4. The intellectual elements in New England, and German intellectual elements, strongly favored using federal land to endow state colleges dedicated to agricultural science and teacher training. With the Confederates out of the nation, these land grant universities became fixtures in the Midwest.
5. Banking reform was extremely controversial in 1861. But with the war continuing to the one year point and beyond, the establishment of nationally chartered banks, and a federal currency, were imposed by the Republicans over Democratic objections. The longer war favored these changes becoming permanent, especially as the US took absolute control over the west.
6. The longer the war, the deeper the damage to chattel slavery. Although the southern states were able to preserve some aspects of slavery, by disenfranchising the blacks and imposing convict labor systems, chattelism was most likely dead by July of 1863. What died as result of the longer war? The ability of white owners to involuntarily move people to the new expanding areas of the south, in Texas, Louisiana and Arkansas. The freed people rapidly gained control over the families. The religious and cultural expansion of black culture occurred rapidly. And the ability of southerners to keep people from fleeing northward to look for work was greatly diminished.

Therefore, although the states of the Confederacy did regain home rule, Jim Crow segregation, and dominance of the world cotton market, the Republicans had instituted most of what had been the Whig program, during the war itself, and under President Grant, who won two more national elections.

The ex-Confederates could count their political victories, but by 1874 their increasing power was in an emerging world power, with a national economic system.
The exigencies of the war put the Republican program in place. The unity was preserved while the Republicans stopped a southerner who had become President from effective governing.
A war general won the next two Presidential elections.
By the time the fighting had ended, and the dominance of the Republican Party decreased, there was no chance for the southern states to challenge northern dominance.
 
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wausaubob

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The Confederates had about 10 months to win a quick war. After that the US navy would deploy on the coasts, and gunboats would be available on the internal rivers. The Confederacy had no means with which to contest these deployments on the water. Where their forts were will well built and well manned, they could hold a port or a river town. But the naval forces of the US had the mobility to test every fort, and steam power allowed the vessels to simply bypass the toughest fortifications. One by one, the Confederates lost their ports, and saw their western fortifications bypassed and surrendered.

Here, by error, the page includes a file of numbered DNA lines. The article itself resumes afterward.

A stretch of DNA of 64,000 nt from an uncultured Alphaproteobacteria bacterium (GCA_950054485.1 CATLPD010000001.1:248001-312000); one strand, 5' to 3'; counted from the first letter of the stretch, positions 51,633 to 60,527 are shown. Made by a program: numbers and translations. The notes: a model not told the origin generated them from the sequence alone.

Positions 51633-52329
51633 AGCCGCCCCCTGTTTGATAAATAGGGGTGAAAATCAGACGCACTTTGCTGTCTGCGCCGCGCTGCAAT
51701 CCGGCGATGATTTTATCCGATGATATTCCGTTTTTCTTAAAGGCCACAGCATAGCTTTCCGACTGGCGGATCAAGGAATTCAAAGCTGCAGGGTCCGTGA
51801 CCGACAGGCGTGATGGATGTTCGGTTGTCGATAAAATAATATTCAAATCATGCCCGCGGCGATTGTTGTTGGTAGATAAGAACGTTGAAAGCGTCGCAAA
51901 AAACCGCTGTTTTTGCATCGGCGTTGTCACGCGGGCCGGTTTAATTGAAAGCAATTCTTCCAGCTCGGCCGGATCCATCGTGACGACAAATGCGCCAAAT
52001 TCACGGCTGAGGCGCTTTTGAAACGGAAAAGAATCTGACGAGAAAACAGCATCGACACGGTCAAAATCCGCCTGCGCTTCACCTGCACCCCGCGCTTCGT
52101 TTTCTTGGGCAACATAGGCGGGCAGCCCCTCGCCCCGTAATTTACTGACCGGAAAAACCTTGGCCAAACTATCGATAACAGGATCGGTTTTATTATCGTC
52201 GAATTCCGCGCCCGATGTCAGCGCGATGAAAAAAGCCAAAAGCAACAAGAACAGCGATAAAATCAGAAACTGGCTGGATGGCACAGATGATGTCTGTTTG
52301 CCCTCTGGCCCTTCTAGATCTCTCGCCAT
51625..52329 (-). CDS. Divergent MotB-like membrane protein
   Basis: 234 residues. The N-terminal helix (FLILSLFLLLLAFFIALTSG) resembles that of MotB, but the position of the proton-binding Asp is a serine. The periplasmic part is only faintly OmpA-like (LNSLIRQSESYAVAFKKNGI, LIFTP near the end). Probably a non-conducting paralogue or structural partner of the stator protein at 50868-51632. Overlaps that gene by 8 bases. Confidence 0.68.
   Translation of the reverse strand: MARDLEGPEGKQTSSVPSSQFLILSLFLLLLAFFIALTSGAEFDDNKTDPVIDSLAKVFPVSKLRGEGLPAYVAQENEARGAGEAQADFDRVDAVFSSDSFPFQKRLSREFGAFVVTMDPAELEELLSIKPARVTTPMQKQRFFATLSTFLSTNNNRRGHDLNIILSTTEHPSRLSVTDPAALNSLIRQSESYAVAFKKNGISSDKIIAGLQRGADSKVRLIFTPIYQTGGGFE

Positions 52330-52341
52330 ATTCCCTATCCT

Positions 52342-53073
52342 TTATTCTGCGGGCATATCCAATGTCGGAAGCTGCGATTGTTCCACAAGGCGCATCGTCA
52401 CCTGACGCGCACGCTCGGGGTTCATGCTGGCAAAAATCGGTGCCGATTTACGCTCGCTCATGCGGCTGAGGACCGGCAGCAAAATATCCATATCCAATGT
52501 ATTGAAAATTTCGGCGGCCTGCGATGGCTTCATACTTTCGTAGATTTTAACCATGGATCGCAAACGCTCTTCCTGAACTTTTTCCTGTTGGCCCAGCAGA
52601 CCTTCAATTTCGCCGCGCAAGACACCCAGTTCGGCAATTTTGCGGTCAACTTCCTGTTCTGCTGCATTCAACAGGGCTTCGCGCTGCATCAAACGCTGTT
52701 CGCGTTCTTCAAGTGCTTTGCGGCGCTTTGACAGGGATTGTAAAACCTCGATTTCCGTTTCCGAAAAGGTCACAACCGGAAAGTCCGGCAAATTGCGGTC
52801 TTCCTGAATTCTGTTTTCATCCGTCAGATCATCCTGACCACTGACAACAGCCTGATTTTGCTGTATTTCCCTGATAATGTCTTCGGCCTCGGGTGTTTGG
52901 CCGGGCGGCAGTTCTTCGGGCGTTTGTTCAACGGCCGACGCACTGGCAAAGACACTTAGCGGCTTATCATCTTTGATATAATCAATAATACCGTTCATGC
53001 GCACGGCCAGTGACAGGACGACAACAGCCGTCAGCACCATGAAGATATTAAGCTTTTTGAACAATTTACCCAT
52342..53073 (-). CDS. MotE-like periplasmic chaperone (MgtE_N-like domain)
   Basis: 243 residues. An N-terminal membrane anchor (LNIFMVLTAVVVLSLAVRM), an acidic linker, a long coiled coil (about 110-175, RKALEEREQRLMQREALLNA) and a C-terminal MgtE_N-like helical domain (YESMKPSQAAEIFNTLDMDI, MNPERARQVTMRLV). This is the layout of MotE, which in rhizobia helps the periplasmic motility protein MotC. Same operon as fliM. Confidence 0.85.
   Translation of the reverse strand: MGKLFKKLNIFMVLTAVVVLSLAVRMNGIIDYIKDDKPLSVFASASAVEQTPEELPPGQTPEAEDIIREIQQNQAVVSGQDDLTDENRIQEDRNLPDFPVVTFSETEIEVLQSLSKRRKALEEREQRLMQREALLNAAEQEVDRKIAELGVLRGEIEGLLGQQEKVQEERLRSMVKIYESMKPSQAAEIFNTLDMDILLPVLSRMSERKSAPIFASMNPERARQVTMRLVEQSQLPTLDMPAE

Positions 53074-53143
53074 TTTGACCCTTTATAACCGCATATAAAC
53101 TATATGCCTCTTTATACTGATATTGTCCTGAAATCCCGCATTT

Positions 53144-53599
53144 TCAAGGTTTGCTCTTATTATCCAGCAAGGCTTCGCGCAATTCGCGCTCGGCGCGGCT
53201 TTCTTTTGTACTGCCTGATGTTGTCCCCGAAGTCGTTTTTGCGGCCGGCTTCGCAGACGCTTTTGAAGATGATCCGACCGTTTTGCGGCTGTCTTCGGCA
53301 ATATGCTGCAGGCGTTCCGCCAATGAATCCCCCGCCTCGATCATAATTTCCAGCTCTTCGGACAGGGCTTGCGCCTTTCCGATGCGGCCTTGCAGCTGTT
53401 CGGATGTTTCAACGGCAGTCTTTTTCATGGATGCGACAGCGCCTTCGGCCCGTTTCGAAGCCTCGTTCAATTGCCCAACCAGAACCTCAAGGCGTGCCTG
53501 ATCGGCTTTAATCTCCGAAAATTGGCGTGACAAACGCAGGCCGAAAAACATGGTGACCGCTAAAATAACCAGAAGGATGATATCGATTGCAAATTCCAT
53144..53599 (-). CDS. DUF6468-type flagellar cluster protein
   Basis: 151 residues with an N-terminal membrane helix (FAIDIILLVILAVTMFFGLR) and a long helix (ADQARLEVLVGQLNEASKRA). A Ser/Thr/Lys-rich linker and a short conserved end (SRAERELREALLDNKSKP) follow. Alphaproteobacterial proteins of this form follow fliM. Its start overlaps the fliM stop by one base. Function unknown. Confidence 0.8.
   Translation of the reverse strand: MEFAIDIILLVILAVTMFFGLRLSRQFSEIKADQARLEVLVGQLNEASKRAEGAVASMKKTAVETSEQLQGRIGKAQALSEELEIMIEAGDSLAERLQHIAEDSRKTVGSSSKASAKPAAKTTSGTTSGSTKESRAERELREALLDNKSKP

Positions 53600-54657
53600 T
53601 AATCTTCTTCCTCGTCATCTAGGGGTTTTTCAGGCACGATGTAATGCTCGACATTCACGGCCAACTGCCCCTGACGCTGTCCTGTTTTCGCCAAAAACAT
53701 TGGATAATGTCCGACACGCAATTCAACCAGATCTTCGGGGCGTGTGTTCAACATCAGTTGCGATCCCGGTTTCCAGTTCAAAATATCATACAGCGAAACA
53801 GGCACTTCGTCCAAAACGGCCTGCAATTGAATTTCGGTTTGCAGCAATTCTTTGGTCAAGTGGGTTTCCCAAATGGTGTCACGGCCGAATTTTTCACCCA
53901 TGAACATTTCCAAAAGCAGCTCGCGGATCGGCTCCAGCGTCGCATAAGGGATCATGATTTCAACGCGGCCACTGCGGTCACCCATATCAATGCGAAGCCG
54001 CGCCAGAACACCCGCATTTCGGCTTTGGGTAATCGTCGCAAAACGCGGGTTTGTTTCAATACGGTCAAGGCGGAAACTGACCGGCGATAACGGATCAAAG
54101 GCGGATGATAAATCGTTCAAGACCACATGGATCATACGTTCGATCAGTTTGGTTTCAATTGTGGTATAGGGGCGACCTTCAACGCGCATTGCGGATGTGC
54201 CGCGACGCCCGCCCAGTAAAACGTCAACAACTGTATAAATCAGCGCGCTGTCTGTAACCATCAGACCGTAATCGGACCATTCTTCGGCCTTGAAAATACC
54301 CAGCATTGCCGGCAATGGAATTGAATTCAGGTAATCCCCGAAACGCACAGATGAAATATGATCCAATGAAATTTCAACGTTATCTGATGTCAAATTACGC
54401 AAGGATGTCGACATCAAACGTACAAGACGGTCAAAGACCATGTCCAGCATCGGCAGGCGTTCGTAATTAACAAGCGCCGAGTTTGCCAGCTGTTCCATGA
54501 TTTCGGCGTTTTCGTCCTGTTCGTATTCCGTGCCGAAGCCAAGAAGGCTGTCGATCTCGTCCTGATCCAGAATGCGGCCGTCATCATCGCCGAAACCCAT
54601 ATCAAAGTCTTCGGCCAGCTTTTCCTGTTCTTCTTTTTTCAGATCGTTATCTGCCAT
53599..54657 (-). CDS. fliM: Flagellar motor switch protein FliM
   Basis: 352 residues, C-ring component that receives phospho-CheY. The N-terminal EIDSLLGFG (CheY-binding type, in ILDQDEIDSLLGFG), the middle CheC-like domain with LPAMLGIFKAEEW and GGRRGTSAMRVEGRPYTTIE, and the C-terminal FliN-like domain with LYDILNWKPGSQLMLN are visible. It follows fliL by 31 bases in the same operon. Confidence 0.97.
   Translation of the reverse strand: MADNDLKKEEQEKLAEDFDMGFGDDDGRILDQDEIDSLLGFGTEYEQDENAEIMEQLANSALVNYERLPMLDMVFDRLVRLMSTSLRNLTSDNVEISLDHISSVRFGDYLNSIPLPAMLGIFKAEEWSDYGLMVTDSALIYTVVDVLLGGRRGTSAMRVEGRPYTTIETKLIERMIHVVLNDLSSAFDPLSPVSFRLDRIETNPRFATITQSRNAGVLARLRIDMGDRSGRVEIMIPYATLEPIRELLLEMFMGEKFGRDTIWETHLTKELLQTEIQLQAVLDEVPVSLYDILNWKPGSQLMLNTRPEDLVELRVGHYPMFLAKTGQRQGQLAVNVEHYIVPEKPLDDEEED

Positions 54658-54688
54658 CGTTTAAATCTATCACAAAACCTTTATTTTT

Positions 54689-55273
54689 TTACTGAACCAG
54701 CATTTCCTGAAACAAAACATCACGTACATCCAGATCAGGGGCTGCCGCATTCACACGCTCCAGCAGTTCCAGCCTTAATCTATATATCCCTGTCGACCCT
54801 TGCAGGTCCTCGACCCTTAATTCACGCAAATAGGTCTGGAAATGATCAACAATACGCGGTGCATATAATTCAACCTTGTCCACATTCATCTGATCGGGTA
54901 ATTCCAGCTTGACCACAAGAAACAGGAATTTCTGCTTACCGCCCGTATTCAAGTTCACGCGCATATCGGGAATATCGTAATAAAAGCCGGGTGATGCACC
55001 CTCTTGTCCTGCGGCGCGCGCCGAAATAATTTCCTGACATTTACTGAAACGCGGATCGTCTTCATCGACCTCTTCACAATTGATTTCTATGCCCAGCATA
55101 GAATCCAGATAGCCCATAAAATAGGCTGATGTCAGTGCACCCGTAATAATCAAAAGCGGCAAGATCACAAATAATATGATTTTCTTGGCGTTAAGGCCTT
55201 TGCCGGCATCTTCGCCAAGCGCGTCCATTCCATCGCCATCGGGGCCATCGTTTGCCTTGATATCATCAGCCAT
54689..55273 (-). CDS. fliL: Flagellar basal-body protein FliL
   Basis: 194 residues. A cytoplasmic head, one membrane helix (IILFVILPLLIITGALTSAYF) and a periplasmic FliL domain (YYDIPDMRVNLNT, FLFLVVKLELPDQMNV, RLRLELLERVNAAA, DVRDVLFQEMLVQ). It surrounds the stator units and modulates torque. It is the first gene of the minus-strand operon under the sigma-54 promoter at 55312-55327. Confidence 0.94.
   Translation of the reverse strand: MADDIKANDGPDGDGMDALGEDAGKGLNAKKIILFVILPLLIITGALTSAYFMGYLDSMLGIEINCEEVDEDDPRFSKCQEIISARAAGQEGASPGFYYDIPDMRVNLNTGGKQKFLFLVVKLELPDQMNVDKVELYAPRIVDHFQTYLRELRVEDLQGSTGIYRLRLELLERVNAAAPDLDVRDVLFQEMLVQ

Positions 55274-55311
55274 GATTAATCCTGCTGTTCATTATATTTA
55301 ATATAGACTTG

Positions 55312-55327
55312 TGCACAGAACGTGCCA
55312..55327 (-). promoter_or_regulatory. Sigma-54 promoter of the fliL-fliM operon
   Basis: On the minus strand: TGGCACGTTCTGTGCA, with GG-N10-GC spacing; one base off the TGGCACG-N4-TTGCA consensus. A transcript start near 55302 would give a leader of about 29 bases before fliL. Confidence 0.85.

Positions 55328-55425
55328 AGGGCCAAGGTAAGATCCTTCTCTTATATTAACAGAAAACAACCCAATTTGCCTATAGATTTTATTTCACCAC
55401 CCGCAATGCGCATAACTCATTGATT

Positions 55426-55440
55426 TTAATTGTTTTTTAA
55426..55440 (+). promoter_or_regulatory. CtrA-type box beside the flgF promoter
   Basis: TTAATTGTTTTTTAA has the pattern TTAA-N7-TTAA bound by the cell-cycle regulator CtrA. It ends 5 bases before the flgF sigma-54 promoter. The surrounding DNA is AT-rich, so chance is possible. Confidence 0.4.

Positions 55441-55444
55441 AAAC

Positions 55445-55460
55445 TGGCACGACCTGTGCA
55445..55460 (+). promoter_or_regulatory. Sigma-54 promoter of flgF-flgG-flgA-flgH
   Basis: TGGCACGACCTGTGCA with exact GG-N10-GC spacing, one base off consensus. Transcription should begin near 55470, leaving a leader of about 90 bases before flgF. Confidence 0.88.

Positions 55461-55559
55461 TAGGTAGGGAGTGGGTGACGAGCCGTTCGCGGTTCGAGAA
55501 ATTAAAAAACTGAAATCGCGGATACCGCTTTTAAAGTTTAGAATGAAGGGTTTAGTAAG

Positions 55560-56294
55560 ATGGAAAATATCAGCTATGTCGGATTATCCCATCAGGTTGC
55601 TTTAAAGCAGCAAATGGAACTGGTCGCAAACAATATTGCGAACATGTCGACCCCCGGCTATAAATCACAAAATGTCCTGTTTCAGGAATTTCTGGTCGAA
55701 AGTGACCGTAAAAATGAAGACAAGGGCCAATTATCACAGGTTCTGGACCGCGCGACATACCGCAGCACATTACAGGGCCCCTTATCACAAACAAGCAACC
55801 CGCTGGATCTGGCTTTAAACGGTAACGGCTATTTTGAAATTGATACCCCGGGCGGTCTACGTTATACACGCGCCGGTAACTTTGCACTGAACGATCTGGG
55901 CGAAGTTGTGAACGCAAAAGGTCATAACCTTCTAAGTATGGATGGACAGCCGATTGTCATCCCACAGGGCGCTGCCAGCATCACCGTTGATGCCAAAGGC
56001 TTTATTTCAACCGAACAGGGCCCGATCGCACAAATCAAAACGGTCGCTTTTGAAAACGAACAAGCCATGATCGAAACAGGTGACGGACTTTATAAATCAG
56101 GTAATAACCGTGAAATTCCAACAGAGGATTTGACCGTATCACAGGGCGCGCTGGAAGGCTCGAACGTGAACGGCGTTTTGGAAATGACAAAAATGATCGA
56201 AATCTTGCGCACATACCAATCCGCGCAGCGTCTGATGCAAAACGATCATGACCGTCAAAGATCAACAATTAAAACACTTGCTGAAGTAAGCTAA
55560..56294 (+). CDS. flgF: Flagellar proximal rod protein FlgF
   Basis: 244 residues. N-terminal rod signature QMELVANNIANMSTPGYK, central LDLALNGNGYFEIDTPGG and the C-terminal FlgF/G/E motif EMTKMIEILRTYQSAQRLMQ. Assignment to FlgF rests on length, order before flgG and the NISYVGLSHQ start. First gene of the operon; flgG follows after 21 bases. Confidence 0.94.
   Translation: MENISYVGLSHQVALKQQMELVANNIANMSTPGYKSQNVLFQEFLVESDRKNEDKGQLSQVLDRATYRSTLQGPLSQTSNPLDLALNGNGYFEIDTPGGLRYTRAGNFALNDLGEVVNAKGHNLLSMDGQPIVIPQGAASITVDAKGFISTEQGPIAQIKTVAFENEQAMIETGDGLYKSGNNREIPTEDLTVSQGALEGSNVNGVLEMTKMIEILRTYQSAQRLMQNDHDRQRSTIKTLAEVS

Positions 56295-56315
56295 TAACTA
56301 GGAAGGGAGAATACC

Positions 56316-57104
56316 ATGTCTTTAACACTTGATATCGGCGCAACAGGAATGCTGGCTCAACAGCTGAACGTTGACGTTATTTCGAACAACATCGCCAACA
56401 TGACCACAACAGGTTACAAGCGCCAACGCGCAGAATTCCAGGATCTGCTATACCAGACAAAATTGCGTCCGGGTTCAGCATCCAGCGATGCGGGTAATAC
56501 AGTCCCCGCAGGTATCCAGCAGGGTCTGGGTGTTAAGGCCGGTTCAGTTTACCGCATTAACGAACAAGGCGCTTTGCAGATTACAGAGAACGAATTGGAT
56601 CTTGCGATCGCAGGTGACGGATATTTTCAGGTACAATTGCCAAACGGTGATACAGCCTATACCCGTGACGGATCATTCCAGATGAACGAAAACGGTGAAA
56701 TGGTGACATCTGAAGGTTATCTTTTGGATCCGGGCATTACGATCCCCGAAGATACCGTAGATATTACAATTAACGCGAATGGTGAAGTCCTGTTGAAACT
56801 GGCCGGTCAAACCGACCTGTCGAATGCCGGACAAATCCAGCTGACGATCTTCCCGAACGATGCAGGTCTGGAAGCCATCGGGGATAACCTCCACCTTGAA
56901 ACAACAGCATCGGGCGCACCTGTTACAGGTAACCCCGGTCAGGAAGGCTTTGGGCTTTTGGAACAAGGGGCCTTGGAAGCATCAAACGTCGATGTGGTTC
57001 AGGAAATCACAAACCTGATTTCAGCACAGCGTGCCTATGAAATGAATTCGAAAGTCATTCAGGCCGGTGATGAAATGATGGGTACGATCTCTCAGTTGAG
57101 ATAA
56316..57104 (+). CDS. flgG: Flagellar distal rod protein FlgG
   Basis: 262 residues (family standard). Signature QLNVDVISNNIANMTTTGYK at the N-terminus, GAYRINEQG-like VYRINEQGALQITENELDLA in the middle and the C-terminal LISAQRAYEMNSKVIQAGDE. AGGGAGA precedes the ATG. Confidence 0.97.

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wausaubob

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These numbers are from the Preliminary Report of 1860 census and are an approximate measure of business production of flour and meal.
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See page 177 in the appendix. https://www2.census.gov/library/publications/decennial/1860/preliminary-report/1860e-08.pdf?#

There was no other food commodity like flour, bread and hardtack, capable of supplying calories to men in camp, men on the march, or men on naval vessels.
After about 18 months, the US food system was going to geared up to feed the armies. Therefore the US land armies and their navies, were always going to be larger and better fed. This dominance of wheat production was a primary reason why it as almost impossible for a Confederate army to decisively defeat a US army. All the US army had to do to resupply and recover was retreat to a rail station.